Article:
Researchers Have Uncovered New Functions of the “Ancient Brain”

brain illustration

The hindbrain is the part of the brain that controls fundamental functions such as heart rate, breathing and balance. The hindbrain is the most primitive part of the brain and serves as the main link between the spinal cord and the higher brain.

Several regions of the hindbrain circuit enable animals to reverse course after deviating from it.

Zebra fish head towards the target. But the strong current pushed it off course. The small fish returned undeterred to their starting point. determined to end the journey

How do animals know where they are in the environment? And how does this determine their subsequent choice? Researchers at the Howard Hughes Medical Institute’s Janelia Research Campus discovered that the dorsal brain, the evolutionarily conserved “ancient” part of the brain, lies at the back. of the brain Help animals calculate their location and use that information to figure out where to go next.

New research just published in the journal cellIt reveals new functions for different parts of the “ancient brain,” a discovery that may apply to other areas.[{” attribute=””>vertebrates.

Zebrafish Whole Brain Imaging

This video shows whole-brain recordings of the larval zebrafish taken while it was in the virtual reality environment. Credit: Misha Ahrens

Whole-brain imaging reveals new networks

To figure out how animals understand their position in the environment, researchers, led by En Yang, a postdoc in the Ahrens Lab, put tiny translucent zebrafish, barely half a centimeter in length, in a virtual reality environment that simulates water currents. When the current shifts unexpectedly, the fish are initially pushed off course; however, they are able to correct for that movement and get back to where they started.

While a zebrafish is swimming in the virtual reality environment, the researchers use a whole-brain imaging technique developed at Janelia to measure what is happening in the fish’s brain. This technique allows the scientists to search the entire brain to see which circuits are activated during their course-correcting behavior and disentangle the individual components involved.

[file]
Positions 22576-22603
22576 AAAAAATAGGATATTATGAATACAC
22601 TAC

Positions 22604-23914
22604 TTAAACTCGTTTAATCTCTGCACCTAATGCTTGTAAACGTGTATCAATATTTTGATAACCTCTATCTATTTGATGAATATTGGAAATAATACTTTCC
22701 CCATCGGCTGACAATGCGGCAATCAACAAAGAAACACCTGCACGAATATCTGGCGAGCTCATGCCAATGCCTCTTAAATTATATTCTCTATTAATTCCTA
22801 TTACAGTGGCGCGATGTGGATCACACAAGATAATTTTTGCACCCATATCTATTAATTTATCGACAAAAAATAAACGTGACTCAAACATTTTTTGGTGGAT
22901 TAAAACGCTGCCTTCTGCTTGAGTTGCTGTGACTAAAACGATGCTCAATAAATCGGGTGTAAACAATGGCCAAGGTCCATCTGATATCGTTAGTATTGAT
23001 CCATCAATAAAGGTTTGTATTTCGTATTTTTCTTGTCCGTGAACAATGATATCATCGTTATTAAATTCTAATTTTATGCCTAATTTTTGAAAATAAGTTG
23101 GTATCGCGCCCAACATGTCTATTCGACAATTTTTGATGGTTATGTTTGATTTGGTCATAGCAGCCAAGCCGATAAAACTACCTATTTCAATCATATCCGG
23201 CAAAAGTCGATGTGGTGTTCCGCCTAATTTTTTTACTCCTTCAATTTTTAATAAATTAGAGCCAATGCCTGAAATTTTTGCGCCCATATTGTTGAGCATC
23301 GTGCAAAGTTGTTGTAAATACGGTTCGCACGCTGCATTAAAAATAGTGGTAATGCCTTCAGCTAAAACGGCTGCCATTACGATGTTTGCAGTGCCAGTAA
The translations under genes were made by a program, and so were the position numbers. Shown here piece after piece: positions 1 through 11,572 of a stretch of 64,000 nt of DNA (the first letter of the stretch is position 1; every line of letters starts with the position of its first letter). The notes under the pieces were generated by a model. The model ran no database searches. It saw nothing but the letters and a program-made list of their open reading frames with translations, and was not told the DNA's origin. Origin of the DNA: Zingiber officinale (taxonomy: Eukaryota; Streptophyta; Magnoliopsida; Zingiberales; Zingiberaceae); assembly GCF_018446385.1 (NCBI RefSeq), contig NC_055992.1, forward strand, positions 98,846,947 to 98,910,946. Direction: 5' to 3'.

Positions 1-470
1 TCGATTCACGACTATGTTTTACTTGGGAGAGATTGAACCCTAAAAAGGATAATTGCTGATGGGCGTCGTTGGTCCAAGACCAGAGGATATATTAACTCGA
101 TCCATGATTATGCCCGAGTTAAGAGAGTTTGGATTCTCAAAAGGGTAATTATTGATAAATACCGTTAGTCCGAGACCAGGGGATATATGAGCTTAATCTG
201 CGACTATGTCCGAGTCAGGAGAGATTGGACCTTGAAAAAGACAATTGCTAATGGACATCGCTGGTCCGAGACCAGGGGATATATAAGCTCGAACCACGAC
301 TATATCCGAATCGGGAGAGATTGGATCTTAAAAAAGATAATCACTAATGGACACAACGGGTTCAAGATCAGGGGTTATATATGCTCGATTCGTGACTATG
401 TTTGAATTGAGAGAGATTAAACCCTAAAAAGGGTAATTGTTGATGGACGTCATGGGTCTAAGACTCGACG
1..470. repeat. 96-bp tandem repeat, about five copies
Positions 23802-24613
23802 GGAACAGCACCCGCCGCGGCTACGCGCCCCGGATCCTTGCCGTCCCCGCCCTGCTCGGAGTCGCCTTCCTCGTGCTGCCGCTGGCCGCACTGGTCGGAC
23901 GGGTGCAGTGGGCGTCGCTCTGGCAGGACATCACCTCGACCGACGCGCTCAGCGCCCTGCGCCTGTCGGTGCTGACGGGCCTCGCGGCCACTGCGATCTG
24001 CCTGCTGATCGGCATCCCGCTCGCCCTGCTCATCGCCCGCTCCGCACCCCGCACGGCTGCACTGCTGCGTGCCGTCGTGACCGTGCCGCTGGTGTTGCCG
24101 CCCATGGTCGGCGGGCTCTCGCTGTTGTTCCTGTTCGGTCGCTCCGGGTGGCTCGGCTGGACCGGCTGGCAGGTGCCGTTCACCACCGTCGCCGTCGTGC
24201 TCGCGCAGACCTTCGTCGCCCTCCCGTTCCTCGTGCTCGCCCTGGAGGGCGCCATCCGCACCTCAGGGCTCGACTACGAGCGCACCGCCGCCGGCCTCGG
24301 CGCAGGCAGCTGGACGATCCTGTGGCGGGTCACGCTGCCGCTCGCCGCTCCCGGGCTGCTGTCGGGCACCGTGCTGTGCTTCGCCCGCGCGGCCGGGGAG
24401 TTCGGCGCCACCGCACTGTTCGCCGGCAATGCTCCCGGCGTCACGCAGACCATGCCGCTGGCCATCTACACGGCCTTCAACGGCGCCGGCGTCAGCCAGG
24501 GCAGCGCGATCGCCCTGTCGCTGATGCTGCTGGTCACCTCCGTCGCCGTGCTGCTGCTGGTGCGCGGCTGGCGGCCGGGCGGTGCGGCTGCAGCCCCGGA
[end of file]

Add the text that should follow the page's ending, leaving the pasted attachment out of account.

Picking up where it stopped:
The researchers expected to see activation in the forebrain – where the hippocampus, which contains a “cognitive map” of an animal’s environment, is located. To their surprise, they saw activation in several regions of the medulla, where information about the animal’s location was being transmitted from a newly identified circuit via a hindbrain structure called the inferior olive to the motor circuits in the cerebellum that enable the fish to move. When these pathways were blocked, the fish was unable to navigate back to its original location.

This video shows a virtual environment for zebrafish larvae. Fish move through a 2D environment with simulated water flow. Credit: Misha Ahrens.

These findings suggest that parts of the brainstem remember their original location in zebrafish. and generate error signals based on its current and past positions. This information is then passed on to the cerebellum. allowing the fish to swim back to the starting point This research reveals a new function for the inferior olive and cerebellum. This is known to involve actions such as reaching and moving. But not this type of navigation.

“We found that the fish were trying to calculate the difference between their current position and their intended position. and use this difference to generate false signals,” said Yang, the first author of the new study. “The brain sends that error signal to its motor control center. so that the fish can fix it after being accidentally carried away by the current. Even if several seconds have passed.”

New multiregional hindbrain circuits

It is not clear whether these same networks are involved in similar behavior in other animals. But researchers hope that laboratories studying mammals will start looking in the hindbrain for similar circuits for navigation.

This hindbrain network can also be the basis for other navigational skills, such as when a fish swims to a specific cover. researchers say

“This is a very unknown circuit for this type of navigation. which we think may support higher-order hippocampal circuits for observation and landmark-based navigation,” said Misha Ahrens, senior group leader, Janelia.

Reference: “Brainstem Integrators for Self-Location Memory and Locatiotility in Zebrafish” by En Yang, Maarten F. Zwart, Ben James, Mikail Rubinov, Ziqiang Wei, Sujatha Narayan, Nikita Vladimirov, Brett D. Mensh, James E. Fitzgerald and Misha B. Ahrens December 22, 2022 cell.
doi: 10.1016/j.cell.2022.11.022


Also Read :  Oak Ridge facility trains officers in dealing with hazardous materials

Leave a Reply

Your email address will not be published.